Bleeding London

Flush with my success at the local photography competition, I have thrown my heart, soul and camera into the “Bleeding London” project.

Bleeding London is an attempt to collect photos of every single street in London, for an exhibition in 2015.  They need lots of volunteers, because there are 73,000 streets.  Yes, that’s 73,000 roads, streets, avenues, mews, places, closes, terraces, ways, lanes, circuses, parks, hills and crescents etc, all listed in a street atlas called the “London A-Z”.

Did I mention Groves?

Belsize Grove sign

 As usual, I have been making plenty of mistakes along the way. This is what I’ve learned so far.

TOP TIP No.1

Try to remember where you are.  The Bleeding London rules don’t require every photograph to include an image of the street name, but they suggest that we take shots of street signs for our (and their) records.  You’d think I would follow that advice, wouldn’t you?  But after two hours walking in the sun, I still ended up with images of unidentified streets.  Any Hampstead people out there know this road?

road off Rosslyn Hill

TOP TIP No.2

Don’t try to do this alone!  The idea for the project was inspired by Geoff Nicholson’s novel “Bleeding London”, in which a character named Stuart London walks the complete length and breadth of London.  In real life the organisers are hoping that hundreds of people will take part. I’ve been splitting squares of the A-Z with another photographer called Mike, and we’ve covered a lot of ground in quite an organised way.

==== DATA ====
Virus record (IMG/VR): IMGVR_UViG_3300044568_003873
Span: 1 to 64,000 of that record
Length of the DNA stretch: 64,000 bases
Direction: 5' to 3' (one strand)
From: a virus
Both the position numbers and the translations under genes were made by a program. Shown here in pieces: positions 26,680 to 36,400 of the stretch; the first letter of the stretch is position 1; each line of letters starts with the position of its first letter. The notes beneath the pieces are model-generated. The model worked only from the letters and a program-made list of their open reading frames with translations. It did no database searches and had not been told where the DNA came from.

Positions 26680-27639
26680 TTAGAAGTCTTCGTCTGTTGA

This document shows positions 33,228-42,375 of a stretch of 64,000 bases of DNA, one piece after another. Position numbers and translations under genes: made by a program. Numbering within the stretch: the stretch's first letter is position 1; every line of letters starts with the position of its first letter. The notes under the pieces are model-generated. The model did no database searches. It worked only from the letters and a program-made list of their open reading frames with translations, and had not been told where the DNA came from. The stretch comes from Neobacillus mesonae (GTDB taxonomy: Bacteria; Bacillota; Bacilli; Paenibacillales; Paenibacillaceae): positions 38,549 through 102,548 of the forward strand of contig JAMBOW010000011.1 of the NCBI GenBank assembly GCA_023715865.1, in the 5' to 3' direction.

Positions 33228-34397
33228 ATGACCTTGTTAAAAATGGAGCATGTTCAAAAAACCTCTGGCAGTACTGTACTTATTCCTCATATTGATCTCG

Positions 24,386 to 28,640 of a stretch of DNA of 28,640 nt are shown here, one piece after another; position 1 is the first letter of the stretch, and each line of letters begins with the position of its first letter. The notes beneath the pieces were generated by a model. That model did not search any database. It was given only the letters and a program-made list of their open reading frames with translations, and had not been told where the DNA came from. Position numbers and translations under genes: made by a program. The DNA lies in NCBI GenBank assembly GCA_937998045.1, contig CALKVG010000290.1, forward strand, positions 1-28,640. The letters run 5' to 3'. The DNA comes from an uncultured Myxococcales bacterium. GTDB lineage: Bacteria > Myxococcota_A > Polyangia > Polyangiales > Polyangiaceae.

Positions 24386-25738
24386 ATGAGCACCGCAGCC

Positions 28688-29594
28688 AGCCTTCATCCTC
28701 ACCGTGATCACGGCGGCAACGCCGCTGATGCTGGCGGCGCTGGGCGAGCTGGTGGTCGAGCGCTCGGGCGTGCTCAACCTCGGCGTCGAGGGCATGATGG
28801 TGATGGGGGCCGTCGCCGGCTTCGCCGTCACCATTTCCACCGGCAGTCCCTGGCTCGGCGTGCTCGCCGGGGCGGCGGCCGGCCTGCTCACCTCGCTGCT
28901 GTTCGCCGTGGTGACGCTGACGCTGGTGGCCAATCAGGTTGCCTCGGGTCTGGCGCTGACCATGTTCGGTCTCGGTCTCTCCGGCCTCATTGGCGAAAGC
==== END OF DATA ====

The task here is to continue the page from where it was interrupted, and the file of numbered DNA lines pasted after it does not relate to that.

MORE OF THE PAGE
Now I know how the postman feels delivering mail on Hampstead’s hilly streets.

postman on rosslyn hill

 

TOP TIP NO.3

Do what Google doesn’t.  Sometimes my images just show the road itself, or a building, or the street sign.  But it’s better to take time to capture something more than just the “street view”….maybe even a World Cup view.

England flags

HOW TO TAKE PART IN BLEEDING LONDON

Click here for the Royal Photographic Society website for the Bleeding London project.

Only images taken after 7th March 2014 are eligible, and the aim is to cover the whole of London by the end of October.  Click here to see images that have already been submitted to the project.  By the end of June, 8000 images had been uploaded.

If you are visiting London this summer, why not take a photo and submit it to Bleeding London?  If you work in London, why not take photos of two streets around your office?  And if you happen to live in the “IG” or “RM” postcode districts, why not take photos of five streets near your home – the organisers will love you for filling in the gaps!

You can also follow the project on Twitter – @bleedinglondon – and on Facebook.

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22 Comments Add yours

  1. Ah that brings back memories. One of my pals lived in BG so it was my London place to crash for some time. She moved to Hampstead so unless it was Primrose Hill area I can’t help.

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    1. Karolyn Cooper says: